COMPONENT FORENSICS OF DIGITAL CAMERAS: A NON-INTRUSIVE APPROACH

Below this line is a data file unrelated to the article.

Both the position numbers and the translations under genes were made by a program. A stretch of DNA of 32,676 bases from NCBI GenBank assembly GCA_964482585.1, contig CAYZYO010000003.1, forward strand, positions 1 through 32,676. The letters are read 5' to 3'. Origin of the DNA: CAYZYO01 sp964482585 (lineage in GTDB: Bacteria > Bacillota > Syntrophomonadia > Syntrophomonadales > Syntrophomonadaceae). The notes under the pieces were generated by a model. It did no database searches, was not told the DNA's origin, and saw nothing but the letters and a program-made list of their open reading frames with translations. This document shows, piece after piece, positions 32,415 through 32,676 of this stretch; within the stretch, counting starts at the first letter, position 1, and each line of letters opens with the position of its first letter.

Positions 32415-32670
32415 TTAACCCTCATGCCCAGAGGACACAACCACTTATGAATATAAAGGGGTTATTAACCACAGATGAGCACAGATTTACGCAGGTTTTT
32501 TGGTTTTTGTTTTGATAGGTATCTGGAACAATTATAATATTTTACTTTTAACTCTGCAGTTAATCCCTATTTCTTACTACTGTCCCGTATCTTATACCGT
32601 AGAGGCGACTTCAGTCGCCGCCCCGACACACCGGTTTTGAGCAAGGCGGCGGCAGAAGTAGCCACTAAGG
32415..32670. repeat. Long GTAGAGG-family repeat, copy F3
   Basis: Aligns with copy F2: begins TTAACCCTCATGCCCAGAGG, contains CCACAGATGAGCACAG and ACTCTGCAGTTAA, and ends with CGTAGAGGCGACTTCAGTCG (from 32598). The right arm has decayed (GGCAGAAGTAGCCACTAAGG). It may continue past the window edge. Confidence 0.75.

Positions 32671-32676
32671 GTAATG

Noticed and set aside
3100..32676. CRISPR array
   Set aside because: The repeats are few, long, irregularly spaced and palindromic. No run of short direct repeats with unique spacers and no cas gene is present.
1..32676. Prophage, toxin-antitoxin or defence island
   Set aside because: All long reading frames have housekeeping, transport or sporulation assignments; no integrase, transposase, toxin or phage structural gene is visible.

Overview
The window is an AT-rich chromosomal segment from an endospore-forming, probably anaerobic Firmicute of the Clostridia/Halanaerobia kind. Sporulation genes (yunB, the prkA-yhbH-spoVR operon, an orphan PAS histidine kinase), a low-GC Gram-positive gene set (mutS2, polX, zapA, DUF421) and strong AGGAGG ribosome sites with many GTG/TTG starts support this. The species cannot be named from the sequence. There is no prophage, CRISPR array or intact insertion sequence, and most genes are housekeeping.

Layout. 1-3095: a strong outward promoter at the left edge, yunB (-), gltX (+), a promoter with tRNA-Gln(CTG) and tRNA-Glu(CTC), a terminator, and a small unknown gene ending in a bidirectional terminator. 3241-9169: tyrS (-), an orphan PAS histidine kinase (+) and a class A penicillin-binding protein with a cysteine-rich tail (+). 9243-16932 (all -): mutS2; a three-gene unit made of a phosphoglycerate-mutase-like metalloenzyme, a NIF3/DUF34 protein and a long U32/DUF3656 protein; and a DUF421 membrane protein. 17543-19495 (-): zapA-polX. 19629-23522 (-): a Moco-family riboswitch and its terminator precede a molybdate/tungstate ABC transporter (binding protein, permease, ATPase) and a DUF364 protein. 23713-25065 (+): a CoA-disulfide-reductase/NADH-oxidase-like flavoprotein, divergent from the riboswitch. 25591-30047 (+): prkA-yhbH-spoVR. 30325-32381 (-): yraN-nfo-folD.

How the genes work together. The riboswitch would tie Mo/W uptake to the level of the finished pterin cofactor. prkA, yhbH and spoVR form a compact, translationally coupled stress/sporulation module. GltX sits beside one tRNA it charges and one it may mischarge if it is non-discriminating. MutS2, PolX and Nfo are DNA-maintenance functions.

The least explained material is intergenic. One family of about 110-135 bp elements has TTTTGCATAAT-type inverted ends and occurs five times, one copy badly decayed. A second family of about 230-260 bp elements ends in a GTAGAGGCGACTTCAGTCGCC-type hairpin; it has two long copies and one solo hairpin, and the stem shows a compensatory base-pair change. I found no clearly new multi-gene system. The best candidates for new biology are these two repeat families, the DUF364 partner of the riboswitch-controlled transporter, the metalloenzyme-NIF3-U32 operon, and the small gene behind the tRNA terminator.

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1 COMPONENT FORENSICS OF DIGITAL CAMERAS: A NON-INTRUSIVE APPROACH Ashwin Swaminathan, Min Wu and K. J. Ray Liu Electrical and Computer Engineering Department, University of Maryland, College Park ABSTRACT This paper considers the problem of component forensics and proposes a methodology to identify the algorithms and parameters employed by various processing modules inside a digital camera. The proposed analysis techniques are nonintrusive, using only sample output images collected from the camera to find the color filter array pattern; and the algorithm and parameters of color interpolation employed in cameras. As demonstrated by various case studies in the paper, the features obtained from component forensic analysis provide useful evidence for such applications as detecting technology infringement, protecting intellectual property rights, determining camera source, and identifying image tampering. 1. INTRODUCTION Digital imaging has experienced tremendous growth in recent decades. The resolution and quality of electronic imaging devices have been steadily improving, and digital cameras are becoming more popular every year. Digital images taken by various imaging devices have been used in a growing number of applications, from military and reconnaissance to medical diagnosis and consumer photography. Such rapid technological development and popularity has led to a growing amount of signal processing research devoted towards the security and protection of multimedia information. In this paper, we introduce component forensics as a new methodology for forensic analysis. The proposed techniques aim at identifying the algorithms and parameters employed by various components in a visual sensing device using its output data, and help answer a number of forensic related questions related to protecting intellectual property rights, discovering technology infringement, and identifying content tampering. For centuries, intellectual property protection has played a crucial role in fostering technology innovation. Fierce competition in the electronic imaging industry has led to an increasing number of infringement cases filed in courts. According to the U.S. patent law, infringement of a patent consists of the unauthorized making, using, offering for sale, or selling any patented invention during the term of its validity. Patent infringement is usually difficult to detect, and contact: {ashwins, minwu, even harder to prove in the court of law. A common way to perform infringement analysis is to examine the design and implementation of a product and look for similarities with what have been claimed in existing patents, through some type of reverse engineering. However, this approach could be very cumbersome and is often limited to the implementation of the idea rather than the idea itself, and thus might potentially lead to misleading conclusions [1]. Component forensics studies can detect patent infringement by obtaining forensic evidence about the algorithms employed in a digital imaging device, using only its output data. Component forensics also has applications in detecting tampering, and in establishing the trustworthiness of imaging devices. With the fast development of tools to manipulate multimedia data, the integrity of both content and acquisition device has become particularly important when images are used as critical evidence in journalism, surveillance, and law enforcement applications. The process of creating a tampered object often involves combining parts of several images, each of which is obtained from a separate acquisition device. Forensic evidence about the digital cameras collected from different regions of an image in question can suggest possible discrepancies and thus help validate the authenticity of the data with regard to cut-andpaste forgery. While a growing amount of signal processing research in the recent years has been devoted to the security and protection of multimedia information (e.g. through encryption, hashing, and data embedding), component forensics is still in its infancy. Related prior art on non-intrusive image forensics fall in two main categories. In the forgery detection literature, there are works targeted at finding the type of post processing operations that occurs after an image has been captured by a camera, such as resampling, JPEG compression, luminance and brightness change, lens distortions, and copy-paste operations [2]. However, these methods cannot be directly applied to identify the algorithms (and its parameters) employed inside the components of the digital camera. A second group of prior art on non-intrusive image forensics concerns camera identification. A technique was developed recently to use noise patterns inherent to an image sensor as a unique identifier to each camera [3]. While useful in some forensic tasks, this approach does not provide information about the internal components and cannot be